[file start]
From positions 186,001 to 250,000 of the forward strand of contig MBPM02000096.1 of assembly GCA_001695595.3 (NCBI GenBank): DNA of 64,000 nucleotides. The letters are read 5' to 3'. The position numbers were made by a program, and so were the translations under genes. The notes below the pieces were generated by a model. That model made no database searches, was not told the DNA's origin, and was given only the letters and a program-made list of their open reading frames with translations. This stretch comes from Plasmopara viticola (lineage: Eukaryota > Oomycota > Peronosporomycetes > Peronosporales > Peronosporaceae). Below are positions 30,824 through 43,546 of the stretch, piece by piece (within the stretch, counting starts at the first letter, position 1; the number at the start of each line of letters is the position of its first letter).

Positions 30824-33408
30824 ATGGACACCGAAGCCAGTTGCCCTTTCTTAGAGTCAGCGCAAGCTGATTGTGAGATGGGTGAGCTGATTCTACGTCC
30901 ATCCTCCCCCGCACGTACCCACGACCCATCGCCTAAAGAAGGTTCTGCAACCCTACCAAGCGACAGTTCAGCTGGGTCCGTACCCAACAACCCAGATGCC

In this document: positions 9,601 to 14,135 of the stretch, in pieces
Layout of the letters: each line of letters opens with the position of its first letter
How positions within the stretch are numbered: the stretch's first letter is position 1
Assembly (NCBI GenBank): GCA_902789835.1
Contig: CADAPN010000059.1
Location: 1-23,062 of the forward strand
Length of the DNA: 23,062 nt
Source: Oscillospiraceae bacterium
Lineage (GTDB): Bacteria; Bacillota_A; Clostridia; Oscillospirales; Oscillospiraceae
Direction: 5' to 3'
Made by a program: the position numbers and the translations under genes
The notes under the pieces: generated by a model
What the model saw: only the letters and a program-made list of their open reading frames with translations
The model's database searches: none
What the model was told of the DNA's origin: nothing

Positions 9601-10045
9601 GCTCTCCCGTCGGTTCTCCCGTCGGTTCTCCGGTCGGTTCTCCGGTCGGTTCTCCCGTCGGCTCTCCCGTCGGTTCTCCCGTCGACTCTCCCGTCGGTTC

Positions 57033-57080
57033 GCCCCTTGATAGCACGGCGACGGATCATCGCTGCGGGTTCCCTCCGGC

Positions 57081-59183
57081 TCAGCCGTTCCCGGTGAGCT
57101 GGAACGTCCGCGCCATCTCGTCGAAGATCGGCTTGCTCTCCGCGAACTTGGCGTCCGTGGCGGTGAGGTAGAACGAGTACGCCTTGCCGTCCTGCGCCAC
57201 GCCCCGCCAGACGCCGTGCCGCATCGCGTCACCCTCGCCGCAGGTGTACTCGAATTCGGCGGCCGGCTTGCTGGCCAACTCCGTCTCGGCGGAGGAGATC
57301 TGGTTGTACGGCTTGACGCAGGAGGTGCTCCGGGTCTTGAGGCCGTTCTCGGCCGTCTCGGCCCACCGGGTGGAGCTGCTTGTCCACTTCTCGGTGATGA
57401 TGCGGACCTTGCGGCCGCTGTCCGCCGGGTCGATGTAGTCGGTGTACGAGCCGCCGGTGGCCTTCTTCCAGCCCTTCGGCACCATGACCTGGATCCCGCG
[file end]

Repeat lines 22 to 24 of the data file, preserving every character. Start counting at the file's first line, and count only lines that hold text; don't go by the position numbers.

Positions 57033-57080
57033 GCCCCTTGATAGCACGGCGACGGATCATCGCTGCGGGTTCCCTCCGGC

Positions 57081-59183